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Turkey demands to punish those guilty of crimes against humanity in Syria

August 27, 2013, 19:22 UTC+3
It is necessary to investigate the chemical attack incident, Foreign Minister Ahmet Davutoglu admits
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Photo EPA/ITAR-TASS

Photo EPA/ITAR-TASS

ANKARA, August 27 (Itar-Tass) - Turkish Foreign Minister Ahmet Davutoglu described the situation in Syria as a test for the international community. He made this statement on Tuesday, commenting on the possibility of military action against Syria.

“The priority for us is the UN Security Council’s common stance on this crime and the settlement of the sanctions issue by it. Crimes against humanity should not go unpunished,” Davutoglu stressed. The minister noted that “there are no countries that would say that there was no chemical attack.” “In order to overcome the differences, it is necessary to investigate the incident,” he concluded.

The foreign minister also pointed out that Turkey already has the reason to participate in the international coalition, the formation of which is not excluded if the UN Security Council fails to take an effective decision on Syria. Davutoglu said that last year, the parliament have the army the mandate to act in accordance with the requirements of national security, to respond to threats from the Syrian side and take any measures to maintain security. “If further action is needed, we will turn to the parliament,” the minister said.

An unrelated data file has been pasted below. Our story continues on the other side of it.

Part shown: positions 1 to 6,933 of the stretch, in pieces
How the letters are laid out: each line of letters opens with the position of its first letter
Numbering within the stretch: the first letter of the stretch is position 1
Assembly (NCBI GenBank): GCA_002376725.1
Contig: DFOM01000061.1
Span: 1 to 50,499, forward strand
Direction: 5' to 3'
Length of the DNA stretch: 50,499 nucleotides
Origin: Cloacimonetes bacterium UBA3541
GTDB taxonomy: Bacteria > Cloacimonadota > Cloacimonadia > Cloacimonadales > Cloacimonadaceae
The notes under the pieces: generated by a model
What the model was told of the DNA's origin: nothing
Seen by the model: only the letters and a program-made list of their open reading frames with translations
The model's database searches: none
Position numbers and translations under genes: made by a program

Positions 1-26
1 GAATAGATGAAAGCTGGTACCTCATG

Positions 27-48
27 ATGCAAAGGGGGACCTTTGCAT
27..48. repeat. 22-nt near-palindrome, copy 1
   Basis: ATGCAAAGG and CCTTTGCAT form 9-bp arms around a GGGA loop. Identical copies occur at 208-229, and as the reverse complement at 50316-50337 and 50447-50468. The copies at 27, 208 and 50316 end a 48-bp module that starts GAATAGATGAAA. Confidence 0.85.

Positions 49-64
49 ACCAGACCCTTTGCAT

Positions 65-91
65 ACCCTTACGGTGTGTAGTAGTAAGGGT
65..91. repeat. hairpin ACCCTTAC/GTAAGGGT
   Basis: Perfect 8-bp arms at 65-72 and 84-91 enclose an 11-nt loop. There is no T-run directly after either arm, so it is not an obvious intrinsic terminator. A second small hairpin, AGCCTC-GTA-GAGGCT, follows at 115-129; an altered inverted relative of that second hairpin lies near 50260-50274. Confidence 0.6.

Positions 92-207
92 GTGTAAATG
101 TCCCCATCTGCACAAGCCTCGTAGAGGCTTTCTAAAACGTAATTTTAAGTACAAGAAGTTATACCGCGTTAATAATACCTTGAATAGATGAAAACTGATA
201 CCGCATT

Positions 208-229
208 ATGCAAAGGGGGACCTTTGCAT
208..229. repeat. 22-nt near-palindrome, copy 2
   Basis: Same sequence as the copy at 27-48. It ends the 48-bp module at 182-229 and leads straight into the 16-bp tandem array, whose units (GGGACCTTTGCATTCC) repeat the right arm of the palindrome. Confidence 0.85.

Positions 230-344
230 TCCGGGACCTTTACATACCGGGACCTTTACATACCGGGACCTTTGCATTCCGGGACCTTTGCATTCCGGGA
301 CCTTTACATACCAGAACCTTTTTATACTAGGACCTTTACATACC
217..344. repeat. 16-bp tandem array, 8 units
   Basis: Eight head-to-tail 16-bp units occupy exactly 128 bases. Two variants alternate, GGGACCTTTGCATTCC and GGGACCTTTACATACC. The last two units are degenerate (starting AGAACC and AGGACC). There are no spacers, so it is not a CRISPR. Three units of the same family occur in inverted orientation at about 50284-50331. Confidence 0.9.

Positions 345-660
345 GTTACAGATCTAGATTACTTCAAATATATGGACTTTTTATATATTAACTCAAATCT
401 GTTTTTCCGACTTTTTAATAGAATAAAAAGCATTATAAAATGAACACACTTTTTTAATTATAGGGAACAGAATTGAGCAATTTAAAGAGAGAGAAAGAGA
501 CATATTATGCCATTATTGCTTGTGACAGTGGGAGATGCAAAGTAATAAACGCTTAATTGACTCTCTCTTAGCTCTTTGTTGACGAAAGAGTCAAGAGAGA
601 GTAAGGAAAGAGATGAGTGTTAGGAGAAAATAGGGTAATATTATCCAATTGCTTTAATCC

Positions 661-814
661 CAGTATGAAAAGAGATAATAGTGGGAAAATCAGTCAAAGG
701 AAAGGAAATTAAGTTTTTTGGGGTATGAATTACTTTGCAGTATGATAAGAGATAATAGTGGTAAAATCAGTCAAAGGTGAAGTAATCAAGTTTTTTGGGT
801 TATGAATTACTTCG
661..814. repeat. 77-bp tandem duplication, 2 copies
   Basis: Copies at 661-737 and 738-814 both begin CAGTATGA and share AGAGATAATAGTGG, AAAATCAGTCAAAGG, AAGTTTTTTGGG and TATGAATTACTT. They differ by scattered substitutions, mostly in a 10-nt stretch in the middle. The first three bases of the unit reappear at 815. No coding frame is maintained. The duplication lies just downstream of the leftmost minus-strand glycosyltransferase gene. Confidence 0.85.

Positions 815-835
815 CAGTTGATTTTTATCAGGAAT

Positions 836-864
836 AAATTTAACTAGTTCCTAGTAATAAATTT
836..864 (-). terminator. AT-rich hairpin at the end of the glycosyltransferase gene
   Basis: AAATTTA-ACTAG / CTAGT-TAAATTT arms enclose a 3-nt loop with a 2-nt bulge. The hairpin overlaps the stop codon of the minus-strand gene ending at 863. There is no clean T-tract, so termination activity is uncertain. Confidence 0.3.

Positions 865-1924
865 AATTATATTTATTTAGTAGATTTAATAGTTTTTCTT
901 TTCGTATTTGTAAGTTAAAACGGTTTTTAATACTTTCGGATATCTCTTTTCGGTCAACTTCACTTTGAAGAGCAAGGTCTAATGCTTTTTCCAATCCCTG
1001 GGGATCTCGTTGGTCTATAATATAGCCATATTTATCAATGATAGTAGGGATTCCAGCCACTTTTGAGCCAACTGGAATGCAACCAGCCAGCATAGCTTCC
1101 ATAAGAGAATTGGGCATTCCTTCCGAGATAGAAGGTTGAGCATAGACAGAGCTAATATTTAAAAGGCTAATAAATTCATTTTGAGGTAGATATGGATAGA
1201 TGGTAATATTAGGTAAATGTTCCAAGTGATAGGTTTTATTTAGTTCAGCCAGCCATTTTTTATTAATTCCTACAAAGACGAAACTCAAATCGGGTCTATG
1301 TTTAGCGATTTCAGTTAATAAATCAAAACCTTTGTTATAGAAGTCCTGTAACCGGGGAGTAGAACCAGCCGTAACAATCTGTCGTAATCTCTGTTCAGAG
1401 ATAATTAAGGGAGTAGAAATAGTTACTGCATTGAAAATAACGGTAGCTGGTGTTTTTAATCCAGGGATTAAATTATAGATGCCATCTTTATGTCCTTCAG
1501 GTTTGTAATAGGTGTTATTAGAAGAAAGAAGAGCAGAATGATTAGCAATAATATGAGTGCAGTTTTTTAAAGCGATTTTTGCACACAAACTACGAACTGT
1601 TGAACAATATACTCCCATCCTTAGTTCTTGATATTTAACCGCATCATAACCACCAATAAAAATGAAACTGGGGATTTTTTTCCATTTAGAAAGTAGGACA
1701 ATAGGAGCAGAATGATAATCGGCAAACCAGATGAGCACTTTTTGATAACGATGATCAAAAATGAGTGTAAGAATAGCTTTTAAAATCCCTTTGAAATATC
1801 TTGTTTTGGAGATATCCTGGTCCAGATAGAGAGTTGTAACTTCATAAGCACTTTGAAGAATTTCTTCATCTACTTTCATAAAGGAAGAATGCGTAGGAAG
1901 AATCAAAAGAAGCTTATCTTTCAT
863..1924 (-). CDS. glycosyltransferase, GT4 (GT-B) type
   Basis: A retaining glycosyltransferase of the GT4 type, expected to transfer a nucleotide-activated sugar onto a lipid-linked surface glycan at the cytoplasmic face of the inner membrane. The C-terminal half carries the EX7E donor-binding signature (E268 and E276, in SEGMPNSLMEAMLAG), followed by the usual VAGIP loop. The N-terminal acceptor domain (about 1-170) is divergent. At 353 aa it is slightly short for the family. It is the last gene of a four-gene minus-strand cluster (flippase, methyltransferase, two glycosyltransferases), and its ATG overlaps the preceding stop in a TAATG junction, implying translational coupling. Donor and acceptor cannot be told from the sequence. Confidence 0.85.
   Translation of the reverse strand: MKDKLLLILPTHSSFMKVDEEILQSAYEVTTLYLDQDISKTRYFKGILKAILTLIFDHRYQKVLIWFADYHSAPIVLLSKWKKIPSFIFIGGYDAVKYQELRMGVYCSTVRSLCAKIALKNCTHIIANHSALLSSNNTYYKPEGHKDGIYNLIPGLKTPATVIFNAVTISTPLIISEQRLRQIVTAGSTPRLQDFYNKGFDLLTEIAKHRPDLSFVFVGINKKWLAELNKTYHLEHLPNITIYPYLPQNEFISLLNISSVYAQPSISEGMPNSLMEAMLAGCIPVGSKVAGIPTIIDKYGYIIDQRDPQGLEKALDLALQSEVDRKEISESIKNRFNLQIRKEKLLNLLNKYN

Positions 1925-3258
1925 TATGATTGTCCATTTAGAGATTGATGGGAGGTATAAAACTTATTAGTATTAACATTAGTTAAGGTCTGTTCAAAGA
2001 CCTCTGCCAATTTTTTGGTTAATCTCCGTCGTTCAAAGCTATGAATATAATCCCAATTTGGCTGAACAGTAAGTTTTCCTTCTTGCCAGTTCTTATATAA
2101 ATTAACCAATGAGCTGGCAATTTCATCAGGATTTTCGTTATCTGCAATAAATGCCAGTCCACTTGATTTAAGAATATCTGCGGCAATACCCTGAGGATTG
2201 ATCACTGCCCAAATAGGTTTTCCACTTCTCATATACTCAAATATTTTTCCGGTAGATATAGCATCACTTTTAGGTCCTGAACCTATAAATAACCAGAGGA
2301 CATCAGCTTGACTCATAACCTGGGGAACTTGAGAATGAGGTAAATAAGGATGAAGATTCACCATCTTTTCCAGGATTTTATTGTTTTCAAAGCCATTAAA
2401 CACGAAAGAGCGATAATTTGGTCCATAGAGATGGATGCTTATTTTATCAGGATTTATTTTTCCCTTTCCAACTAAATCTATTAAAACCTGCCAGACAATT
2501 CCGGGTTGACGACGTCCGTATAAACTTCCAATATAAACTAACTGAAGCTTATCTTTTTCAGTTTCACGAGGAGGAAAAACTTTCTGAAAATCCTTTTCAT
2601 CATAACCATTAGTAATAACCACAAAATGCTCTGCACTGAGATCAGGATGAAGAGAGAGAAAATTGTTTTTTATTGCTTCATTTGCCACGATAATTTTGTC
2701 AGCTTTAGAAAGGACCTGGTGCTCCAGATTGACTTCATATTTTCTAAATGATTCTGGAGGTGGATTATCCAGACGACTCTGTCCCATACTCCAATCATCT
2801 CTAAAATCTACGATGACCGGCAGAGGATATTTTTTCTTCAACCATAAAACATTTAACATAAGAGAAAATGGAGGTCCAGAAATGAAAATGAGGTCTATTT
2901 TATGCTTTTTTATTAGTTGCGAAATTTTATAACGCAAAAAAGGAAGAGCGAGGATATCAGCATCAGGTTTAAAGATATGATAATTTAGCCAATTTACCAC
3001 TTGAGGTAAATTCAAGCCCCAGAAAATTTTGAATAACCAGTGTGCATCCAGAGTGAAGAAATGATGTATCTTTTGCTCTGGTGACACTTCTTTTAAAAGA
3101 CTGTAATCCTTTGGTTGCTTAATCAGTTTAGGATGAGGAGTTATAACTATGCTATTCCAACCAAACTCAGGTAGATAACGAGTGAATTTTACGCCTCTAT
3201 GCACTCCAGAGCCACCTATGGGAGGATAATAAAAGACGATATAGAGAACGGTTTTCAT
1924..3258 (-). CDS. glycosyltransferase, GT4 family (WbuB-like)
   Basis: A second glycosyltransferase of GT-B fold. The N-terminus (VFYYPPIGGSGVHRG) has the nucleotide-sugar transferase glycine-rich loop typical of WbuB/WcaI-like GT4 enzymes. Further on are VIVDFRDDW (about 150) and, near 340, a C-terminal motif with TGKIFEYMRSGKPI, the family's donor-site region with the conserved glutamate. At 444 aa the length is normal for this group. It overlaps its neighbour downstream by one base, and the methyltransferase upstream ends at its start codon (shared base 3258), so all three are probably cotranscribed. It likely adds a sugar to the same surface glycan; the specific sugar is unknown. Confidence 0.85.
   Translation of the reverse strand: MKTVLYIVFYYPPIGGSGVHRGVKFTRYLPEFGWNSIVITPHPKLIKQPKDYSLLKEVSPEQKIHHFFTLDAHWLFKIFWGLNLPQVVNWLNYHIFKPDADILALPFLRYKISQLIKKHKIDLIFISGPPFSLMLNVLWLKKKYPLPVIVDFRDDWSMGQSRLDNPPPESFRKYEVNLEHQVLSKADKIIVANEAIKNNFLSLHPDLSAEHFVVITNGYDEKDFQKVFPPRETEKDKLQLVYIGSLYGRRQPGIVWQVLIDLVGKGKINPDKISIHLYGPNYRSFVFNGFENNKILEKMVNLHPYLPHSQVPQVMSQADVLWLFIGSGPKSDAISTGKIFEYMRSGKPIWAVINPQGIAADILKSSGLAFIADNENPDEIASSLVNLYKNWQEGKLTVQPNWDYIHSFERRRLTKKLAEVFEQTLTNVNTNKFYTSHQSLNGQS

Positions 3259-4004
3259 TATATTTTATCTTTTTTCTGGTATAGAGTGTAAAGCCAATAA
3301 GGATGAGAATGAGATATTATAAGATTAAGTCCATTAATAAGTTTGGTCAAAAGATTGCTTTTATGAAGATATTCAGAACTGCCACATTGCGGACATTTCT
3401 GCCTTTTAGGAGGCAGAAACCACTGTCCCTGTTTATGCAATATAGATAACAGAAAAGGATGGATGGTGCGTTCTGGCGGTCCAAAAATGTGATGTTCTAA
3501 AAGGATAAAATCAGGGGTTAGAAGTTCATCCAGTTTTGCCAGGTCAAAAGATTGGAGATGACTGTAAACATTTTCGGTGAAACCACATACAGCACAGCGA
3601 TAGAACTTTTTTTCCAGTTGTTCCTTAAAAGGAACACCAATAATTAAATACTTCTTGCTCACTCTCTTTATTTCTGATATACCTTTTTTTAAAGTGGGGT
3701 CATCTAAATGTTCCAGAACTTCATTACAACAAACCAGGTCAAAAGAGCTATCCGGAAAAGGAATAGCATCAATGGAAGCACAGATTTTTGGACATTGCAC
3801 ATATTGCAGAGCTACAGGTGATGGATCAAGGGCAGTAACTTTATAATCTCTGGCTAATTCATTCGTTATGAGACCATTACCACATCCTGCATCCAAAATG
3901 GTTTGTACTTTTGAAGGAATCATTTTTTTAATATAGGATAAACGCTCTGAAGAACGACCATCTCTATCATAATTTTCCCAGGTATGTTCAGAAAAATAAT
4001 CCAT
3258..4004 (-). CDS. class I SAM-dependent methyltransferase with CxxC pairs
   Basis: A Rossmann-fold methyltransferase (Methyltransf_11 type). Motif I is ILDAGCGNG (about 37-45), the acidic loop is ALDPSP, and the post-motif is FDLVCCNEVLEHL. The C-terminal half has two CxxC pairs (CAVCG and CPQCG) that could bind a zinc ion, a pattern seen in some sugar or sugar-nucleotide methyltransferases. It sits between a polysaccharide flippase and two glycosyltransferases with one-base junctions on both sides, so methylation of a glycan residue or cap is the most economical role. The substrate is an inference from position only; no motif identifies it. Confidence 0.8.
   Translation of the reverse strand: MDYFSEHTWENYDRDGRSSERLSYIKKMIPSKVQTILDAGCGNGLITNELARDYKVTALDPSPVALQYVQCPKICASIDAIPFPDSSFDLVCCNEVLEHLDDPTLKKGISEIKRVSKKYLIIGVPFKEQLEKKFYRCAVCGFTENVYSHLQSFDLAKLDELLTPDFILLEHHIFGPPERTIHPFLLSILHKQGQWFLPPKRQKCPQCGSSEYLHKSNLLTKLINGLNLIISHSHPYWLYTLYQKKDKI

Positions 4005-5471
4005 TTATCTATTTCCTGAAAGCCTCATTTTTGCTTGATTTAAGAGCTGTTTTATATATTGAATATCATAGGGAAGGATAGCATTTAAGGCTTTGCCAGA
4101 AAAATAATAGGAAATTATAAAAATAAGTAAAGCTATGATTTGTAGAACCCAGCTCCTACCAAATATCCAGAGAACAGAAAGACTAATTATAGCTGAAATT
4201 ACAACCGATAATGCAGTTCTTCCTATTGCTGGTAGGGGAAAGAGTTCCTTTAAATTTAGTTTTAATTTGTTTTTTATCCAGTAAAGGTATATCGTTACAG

Prime Minister of Denmark Helle Thorning-Schmidt expressed a different view in an interview with the Ritzaus Bureau news agency. Itar-Tass correspondent Nikolai Morozov reported from Copenhagen that Thorning-Schmidtt said that the issue of military intervention in Syria was out of the question at present and Denmark should not act in circumvention of the UN Security Council.

“If the UN inspectors confirm that chemical weapons were used (in Syria), obviously, there will be a dramatic escalation of the conflict,” she said. “We have always insisted on the need to follow the path of the United Nations,” said the government head. “The intervention without a UN mandate is always fraught with serious consequences.”

Thorning-Schmidt emphasised that the support of Denmark or its participation in any military intervention is currently not considered. “Denmark has not been contacted on the issue of such military action, therefore, it is a hypothetical situation,” she said. “If this happens, we will study the issue.”

“Ultimately, I think that all countries share the view that there is only a political solution to the Syrian conflict,” said Thorning-Schmidt. “Whatever the case, for the past 15 years we have understood that there cannot be exclusively military solution.”

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